Remembering Romero

Today is the 30th anniversary of the murder of Salvadoran Archbishop Oscar Romero. On March 24, 1980, Romeo presided at a special evening mass. That evening he proclaimed from the Gospel of John that “Unless a grain of wheat falls to the earth and dies, it remains only a grain. But if it dies, it bears much fruit.” As he concluded his sermon, which preached the need to give one’s life for others as Christ did, he was shot in the heart and died almost immediately.

Romero was tireless in his call for solidarity with the poor and oppressed, a voice for those who had no voice. He was strident in his denunciation of violence and called for a culture of peace and an end to the killings that were destroying his country.

He was criticized by many for being too political in his sermons. But that was a criticism he would not hear, believing that it was the mission of the Church to “save the world in its totality and to save it in history, here and now.” He exhorted that “We cannot segregate God’s word from the historical reality in which it is proclaimed. That would not be God’s word… It is God’s word because it enlightens, contrasts with, repudiates, or praises what is going on today in this society.” His duty, he believed, was to help people to apply the Gospel to their own lives and to the reality of the world in which he lived. “We turn the gospel’s light onto the political scene, but the main thing for us is to light the lamp of the gospel in our communities.”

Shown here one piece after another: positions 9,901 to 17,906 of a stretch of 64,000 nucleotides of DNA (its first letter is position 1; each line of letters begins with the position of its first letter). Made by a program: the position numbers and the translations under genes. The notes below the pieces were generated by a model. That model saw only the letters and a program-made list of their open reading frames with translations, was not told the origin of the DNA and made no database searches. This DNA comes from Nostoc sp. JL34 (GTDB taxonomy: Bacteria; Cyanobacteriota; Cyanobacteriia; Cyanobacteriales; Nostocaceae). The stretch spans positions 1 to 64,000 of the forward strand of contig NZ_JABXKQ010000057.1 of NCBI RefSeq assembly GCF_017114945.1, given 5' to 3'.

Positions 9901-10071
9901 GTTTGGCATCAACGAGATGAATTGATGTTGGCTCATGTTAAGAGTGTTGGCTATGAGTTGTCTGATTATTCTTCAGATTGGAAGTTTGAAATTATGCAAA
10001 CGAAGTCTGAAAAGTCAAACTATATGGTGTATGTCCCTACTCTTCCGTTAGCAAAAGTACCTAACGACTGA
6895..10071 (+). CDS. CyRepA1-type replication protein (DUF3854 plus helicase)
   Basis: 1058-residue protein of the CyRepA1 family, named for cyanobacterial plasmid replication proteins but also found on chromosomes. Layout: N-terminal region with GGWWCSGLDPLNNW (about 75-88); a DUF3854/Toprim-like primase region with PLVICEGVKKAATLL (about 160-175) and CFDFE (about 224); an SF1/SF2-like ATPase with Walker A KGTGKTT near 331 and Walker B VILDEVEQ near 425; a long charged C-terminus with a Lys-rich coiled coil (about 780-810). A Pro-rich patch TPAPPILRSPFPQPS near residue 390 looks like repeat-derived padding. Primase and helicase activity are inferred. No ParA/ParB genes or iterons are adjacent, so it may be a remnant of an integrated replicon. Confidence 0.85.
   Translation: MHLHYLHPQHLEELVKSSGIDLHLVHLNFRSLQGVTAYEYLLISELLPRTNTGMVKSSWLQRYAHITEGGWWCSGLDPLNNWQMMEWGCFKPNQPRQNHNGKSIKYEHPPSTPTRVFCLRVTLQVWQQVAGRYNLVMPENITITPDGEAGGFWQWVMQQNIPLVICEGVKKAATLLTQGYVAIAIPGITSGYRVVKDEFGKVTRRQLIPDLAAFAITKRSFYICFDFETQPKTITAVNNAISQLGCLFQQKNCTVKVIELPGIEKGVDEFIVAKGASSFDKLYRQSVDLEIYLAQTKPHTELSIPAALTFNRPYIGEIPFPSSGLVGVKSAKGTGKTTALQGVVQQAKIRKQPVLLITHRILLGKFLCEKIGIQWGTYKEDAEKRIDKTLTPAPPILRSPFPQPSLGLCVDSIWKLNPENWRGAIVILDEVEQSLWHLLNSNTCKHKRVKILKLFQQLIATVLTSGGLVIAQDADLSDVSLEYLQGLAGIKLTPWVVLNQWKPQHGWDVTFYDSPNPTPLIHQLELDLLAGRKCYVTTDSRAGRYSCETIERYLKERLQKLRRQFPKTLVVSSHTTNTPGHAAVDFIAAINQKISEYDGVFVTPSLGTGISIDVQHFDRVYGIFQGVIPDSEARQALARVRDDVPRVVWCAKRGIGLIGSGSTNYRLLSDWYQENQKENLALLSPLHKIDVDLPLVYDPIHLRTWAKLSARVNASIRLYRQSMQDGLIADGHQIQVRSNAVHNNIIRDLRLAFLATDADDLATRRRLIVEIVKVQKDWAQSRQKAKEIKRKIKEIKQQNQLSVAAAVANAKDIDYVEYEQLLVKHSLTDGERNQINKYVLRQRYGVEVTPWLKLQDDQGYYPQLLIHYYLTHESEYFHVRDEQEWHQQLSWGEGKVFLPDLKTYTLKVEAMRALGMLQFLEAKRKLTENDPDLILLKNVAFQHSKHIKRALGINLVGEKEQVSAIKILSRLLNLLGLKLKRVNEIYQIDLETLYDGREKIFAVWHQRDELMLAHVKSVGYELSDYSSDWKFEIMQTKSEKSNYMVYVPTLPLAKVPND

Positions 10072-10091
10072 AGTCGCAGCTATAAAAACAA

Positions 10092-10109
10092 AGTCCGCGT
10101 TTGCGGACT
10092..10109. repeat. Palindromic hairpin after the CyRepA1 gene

Today we remember Oscar Romero, martyr, friend to the poor and prophet of justice. May we remember him by heeding his call.